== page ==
On August 1, 2012, Saint Augustine’s College transitioned in name and status to Saint Augustine’s University.
In 2020, the University became the first historically black university to start a cycling team, and in 2022 the first to also launch a women’s rowing team.
Saint Augustine’s University has a strong tradition of excellence and a rich legacy that bonds thousands of Saint Augustine’s University sons and daughters from across the globe.
Armond J. Derosset
Edward M. Forbes
J. Brinton Smith
Joseph B. Cheshire
Kemp P. Battle
Richard H. Smith
Richard S. Mason
William R. Cox
SAINT AUGUSTINE OF HIPPO
Written by Rev. Nita Byrd
The patron Saint of Saint Augustine’s University is Augustine of Hippo. Saint Augustine was born on November 13, 354 CE in Thagaste, Numidia, a province in North Africa which is present day Algeria. His father was not a Christian, but Saint Monica, his mother, was a devoted Christian who prayed constantly for Augustine. These were much needed prayers for Augustine because he scorned Christian doctrine and scriptures, lived a notorious lifestyle and followed the teachings of the heretical Manicheans, a group who distorted Christian teachings and rejected the Old Testament. The Manicheans with their dualistic understanding of the human condition gave Augustine the license to escape any form of moral responsibility. However, the prayers of his mother were answered when Augustine heard the preaching of Saint Ambrose of Milan. It was not long before he converted to Christianity under the tutelage of Saint Ambrose. Subsequent to his baptism, he became a priest and later a bishop.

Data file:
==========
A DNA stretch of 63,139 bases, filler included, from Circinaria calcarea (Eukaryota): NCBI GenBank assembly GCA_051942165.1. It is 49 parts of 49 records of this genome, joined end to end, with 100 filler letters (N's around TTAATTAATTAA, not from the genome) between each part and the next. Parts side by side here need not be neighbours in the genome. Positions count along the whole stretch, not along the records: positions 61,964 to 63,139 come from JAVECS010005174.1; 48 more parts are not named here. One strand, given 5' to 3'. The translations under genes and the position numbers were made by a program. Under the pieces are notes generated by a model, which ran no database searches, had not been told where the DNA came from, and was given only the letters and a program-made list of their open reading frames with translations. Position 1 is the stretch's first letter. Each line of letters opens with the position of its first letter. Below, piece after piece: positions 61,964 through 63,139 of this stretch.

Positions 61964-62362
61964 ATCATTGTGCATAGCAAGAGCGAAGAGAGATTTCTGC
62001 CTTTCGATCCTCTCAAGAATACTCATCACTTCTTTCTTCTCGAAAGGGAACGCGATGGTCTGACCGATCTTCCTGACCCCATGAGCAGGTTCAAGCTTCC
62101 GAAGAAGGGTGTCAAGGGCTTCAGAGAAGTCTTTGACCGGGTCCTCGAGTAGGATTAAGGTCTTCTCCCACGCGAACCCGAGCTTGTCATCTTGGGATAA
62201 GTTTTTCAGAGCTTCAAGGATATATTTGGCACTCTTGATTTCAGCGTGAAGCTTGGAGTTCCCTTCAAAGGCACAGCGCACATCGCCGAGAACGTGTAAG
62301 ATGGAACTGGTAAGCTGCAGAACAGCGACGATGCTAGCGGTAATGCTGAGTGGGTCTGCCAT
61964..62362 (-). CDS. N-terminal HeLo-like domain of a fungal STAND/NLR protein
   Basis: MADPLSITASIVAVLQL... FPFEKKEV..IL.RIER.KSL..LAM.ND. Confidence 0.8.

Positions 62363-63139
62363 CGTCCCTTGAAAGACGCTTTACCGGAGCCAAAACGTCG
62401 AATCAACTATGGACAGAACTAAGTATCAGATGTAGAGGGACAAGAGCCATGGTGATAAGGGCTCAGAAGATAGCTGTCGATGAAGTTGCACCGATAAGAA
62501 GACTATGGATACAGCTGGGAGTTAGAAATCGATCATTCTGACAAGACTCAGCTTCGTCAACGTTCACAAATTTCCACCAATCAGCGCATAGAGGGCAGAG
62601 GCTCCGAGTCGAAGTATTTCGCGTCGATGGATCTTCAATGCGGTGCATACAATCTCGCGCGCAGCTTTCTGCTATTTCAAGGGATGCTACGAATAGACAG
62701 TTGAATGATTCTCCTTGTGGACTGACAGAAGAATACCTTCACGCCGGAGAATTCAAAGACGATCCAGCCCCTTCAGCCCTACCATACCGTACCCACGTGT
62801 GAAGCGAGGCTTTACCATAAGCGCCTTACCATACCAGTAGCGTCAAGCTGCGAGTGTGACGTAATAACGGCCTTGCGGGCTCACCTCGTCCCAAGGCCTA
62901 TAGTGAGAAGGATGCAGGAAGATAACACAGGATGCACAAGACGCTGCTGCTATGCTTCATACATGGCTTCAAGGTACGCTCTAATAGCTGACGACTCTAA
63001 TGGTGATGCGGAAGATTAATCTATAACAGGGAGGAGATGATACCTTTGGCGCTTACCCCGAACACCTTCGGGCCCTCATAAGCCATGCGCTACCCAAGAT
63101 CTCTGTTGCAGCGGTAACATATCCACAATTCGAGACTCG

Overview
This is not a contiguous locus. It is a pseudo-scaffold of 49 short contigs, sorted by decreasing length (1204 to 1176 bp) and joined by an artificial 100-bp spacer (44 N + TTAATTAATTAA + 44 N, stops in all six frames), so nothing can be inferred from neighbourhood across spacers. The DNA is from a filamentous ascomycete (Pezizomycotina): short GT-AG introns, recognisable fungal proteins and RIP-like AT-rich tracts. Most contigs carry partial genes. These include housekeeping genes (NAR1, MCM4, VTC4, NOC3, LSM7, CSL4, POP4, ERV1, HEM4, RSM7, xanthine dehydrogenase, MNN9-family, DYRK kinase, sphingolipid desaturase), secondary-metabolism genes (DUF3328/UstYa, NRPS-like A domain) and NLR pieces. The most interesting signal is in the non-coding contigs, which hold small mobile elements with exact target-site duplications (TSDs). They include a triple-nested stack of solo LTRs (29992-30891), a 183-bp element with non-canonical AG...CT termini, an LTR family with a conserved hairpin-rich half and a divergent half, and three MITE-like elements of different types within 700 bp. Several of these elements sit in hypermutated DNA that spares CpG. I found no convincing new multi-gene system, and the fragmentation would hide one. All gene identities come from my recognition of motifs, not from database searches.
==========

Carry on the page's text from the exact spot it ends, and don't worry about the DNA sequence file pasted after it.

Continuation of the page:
Saint Augustine is one of the most famous and influential theologians and writers of Western Christianity. He was a strong supporter of the poor and a defender of orthodox Christianity. His autobiographical work Confessions is a classic of western literature, and provides inspiration to anyone who strives to live a virtuous life. Augustine’s writings describe our dependency on God for the grace to live a holy life, and express our human longing for God. He states, “You arouse us so that praising you may bring us joy, because you have made us and drawn us to yourself, and our heart is unquiet until it rests in you” (Confessions, Book 1). The restlessness in the human heart that longs for God is represented by Saint Augustine’s symbol, a flaming heart, pierced by arrows. The flaming heart symbolizes Saint Augustine’s love of God and humanity, while it is alive and restless with a desire to know God’s divine love. The arrows piercing the heart represent God’s love piercing our hearts. Such an image reminds us that because we are made in the image of God we must be in relationship with God. We share the common call on our lives to be continually formed into God’s perfect image of love – the same call that pierced Saint Augustine’s heart causing him to seek God in all things.
Click here to take a look back of SAU’s Black History Month tributes →
Celebrate the legends that punctuate SAU’s legacy with this 2017 Black History Month video series, which also celebrated the University’s sesquicentennial.